2007 Nissan Murano 2.5 petrol from Australia and New Zealand


Great drive, questionable reliability


- CV Jjoint replaced.

- Transmission clunks (occasionally).

- Strut bearing replaced.

General Comments:

I was looking at purchasing an SUV for our growing family. The Murano is a good looking, affordable option that offers plenty of kit. My concern was the ample amount of negative reviews by owners that I found online. A lot of reviews talked about unreliable CVT transmissions. Luckily for me, our Japanese import has a traditional 4 speed automatic (a feature of the JDM spec 2.5L) but it hasn't been trouble free.

The Murano drives great. Awesome for road trips. Really comfortable and can handle corners well (for a heavy SUV). The 2.5L has good low end torque and has good pick up, although fuel economy is not great and I have probably the most frugal of the range (2.5L 2WD). My family and I have done many long camping trips in our Murano and it's great for this type of driving.

Interior space is ample. We have two rear child seats and we can have an adult sit comfortably in the middle. Boot is massive and can fit a lot despite the sloping rear deck. I have carried 15 boxes (total 150kg) in the rear with the seats down.

Despite being an older model, there is plenty of tech inside. I have dual cameras (reversing and curb camera), navigation, electric seats, dual zone climate control, steering wheel controls, auto dimming rear vision mirror, sport/snow mode.

Now the negatives: Unfortunately, since the day we picked up the car, things have started to go wrong. The transmission clunks badly under heavy load (accelerating on sharp inclines), the suspension area developed several metallic noises that turned out to be a bad CV joint and strut bearing. Power steering seals failed causing leaks and have been advised recently that there maybe oil leaking from head gasket (further diagnosis required).

The Murano is a great driving, great looking SUV with plenty of kit for the price. Reliability and running costs are average.

Would you buy another car from this manufacturer? Yes

Review Date: 29th October, 2019

2007 Nissan Murano SL 3.5L from North America


Fantastic vehicle, looks, power. Hard to repair... poor engine design


We had the transfer case fail right after we bought it, but it was covered under warranty.

In the last year I've replaced...

Cam position sensors.

Spark plugs (tough job, had to take the whole intake off. Repair manual states you need to remove the whole hood and window cowling, which is crazy for just a spark plug job. I managed it without).

All new brakes rotors on all four wheels.

New battery.

New serpentine belt.

The above are all regular service items and shouldn't even be mentioned, but....

New fuel level sensors, located in the gas tank. Gas gauge stopped working. Common flaw it seems.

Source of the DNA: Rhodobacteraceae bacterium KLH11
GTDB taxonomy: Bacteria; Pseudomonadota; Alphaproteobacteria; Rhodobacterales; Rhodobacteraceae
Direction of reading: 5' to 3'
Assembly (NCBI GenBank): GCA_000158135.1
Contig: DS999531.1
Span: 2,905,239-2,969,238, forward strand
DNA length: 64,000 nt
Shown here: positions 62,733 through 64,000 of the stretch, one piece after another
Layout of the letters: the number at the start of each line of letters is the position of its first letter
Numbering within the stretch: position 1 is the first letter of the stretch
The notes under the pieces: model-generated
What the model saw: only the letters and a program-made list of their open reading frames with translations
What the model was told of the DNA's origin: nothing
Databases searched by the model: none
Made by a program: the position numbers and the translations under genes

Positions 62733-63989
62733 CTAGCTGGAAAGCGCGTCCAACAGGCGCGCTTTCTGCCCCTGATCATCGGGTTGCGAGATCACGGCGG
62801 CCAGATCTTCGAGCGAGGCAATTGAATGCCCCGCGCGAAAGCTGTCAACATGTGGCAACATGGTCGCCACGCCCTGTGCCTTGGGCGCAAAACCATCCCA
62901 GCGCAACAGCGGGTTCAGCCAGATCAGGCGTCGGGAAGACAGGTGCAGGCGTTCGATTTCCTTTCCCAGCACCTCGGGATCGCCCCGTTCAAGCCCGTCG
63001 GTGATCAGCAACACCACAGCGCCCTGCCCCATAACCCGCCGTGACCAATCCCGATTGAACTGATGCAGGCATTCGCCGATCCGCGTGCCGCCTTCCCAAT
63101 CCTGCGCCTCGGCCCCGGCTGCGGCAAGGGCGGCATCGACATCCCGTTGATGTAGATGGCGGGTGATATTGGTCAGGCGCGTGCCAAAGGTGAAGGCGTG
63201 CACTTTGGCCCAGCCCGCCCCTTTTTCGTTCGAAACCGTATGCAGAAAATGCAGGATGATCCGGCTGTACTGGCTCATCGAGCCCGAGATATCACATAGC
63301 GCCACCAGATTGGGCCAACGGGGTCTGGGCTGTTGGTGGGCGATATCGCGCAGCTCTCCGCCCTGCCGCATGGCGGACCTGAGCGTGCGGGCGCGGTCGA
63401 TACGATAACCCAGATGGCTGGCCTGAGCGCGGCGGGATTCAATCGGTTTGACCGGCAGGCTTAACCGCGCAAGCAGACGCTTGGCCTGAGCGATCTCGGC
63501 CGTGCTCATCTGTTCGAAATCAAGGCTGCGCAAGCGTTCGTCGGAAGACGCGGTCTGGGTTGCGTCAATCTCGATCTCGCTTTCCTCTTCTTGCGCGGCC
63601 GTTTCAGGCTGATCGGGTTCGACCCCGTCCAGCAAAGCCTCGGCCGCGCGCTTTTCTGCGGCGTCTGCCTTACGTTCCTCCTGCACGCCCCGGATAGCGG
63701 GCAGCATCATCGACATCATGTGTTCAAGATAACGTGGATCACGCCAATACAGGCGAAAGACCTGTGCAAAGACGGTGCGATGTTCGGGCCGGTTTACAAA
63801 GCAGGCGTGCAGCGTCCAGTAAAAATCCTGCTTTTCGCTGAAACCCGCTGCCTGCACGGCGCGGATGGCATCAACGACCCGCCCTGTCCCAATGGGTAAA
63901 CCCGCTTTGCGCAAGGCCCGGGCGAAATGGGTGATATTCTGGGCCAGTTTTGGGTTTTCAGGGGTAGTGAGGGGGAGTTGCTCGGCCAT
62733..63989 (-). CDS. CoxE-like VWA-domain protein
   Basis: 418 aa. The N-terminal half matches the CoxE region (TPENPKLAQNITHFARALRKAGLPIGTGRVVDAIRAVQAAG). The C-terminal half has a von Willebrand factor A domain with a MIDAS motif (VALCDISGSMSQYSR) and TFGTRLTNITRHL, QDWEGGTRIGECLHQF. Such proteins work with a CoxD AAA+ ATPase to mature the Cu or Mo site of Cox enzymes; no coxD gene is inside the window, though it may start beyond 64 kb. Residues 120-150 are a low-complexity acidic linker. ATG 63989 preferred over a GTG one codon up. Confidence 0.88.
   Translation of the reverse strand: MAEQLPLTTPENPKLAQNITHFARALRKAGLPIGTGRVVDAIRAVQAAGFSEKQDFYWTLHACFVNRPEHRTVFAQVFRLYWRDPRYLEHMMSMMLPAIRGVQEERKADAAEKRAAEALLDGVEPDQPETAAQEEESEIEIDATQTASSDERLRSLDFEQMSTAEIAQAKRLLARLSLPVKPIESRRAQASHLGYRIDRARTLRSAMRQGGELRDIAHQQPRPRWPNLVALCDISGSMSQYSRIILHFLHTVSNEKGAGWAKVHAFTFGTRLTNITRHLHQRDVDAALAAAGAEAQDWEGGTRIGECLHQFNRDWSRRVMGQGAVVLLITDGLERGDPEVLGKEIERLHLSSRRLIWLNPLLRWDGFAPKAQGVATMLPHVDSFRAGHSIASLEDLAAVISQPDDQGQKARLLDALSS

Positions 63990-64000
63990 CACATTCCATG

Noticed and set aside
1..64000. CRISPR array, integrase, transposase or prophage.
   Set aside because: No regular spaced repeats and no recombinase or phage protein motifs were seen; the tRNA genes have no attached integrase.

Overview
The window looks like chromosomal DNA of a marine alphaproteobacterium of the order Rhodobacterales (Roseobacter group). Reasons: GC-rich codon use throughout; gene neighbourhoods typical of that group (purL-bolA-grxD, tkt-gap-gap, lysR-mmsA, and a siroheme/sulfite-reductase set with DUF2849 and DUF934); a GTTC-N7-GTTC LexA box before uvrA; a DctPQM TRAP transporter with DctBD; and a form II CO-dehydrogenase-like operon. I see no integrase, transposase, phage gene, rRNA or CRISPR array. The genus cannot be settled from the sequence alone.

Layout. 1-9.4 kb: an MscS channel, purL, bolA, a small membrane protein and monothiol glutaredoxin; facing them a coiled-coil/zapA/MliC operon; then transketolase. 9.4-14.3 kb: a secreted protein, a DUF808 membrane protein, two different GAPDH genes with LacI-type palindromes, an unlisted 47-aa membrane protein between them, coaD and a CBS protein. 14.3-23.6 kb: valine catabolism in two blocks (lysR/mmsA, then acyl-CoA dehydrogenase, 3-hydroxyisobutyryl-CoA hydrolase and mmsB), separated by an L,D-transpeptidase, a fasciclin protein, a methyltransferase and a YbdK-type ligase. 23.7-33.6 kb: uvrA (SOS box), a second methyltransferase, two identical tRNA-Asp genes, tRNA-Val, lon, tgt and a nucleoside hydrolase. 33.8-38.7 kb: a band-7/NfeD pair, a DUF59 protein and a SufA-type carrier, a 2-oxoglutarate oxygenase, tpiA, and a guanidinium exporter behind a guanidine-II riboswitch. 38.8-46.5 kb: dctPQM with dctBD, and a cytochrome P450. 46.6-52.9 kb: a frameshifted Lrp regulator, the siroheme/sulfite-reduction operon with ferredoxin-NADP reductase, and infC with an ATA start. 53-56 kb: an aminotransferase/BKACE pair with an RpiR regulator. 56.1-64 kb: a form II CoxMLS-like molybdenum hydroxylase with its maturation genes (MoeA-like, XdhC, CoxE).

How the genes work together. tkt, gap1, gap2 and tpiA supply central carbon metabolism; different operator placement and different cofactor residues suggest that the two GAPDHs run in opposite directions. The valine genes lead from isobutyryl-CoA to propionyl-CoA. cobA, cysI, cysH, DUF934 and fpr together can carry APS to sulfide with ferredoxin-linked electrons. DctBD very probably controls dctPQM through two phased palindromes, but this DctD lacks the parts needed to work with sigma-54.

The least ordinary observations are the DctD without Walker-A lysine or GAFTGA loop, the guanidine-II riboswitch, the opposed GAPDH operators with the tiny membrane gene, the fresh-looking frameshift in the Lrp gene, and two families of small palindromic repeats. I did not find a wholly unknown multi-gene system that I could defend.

Ball joints will need to be done soon. Rough Canadian roads = ball joint killer.

Here's the big one... it needs a new alternator. It works fine, but the bearings are shot and it makes a crazy howling. I have replaced alternators on a few other past vehicles with no issues, but the Murano is a bit ridiculous. The alternator is in the middle of the engine, down low and jammed in a tight spot. You need to remove the battery, battery tray, fan housing, and whole radiator just to remove the alternator. I've been quoted $950 CDN for the job in a few different shops. The part in Canada is around $400. On RockAuto in the States it's $150 shipped. Looks like I'll be doing the job myself. In the process, and since I have to remove the radiator, I'll be installing a new radiator, hoses, and thermostat. The thermostat itself is in a super tight spot next to the frame. I've seen a couple videos that show removing the engine mount and jacking the engine up just to remove the thermostat. Which to me is a regular maintenance part and should not be that difficult to replace.

Another flaw that I've heard of on many 3.5L's is the timing chain guide. It's made out of plastic, and tends to break, causing timing chain misalignment. Why a plastic piece would be used on such a high wear part is beyond me. It requires engine removal to repair. Poor engineering design.

I guess what I'm getting at, for higher mileage Murano's... beware shop costs on trivial replacements. The engine is mounted sideways and makes for extremely difficult repairs and high labour costs. I'm not a mechanic, but can't afford $1000 to replace an alternator, so I'll be doing it myself. Not sure I'd buy another Murano just for the difficulty of repair. Love the car, sucks to fix.

General Comments:

I always find car reviews on brand new cars good, but they don't tell you much on the reliability over the years. Every new car will probably get decent reviews. So here's a review on a Murano with 150,000K.

This car has been great up until the last year. Love the ride. Great in the winter. Love the looks and feel. Interior is awesome. Tons of room in the back seats. Lots of power. The 3.5L engine is mounted sideways and proves very difficult to repair yourself, or you are doomed to pay expensive shop costs.

Would you buy another car from this manufacturer? Yes

Review Date: 20th March, 2017

26th Mar 2017, 03:36

While I don't see other reports of poor serviceability in other reports, your review is well written, and entirely plausible.

Thank you for sharing.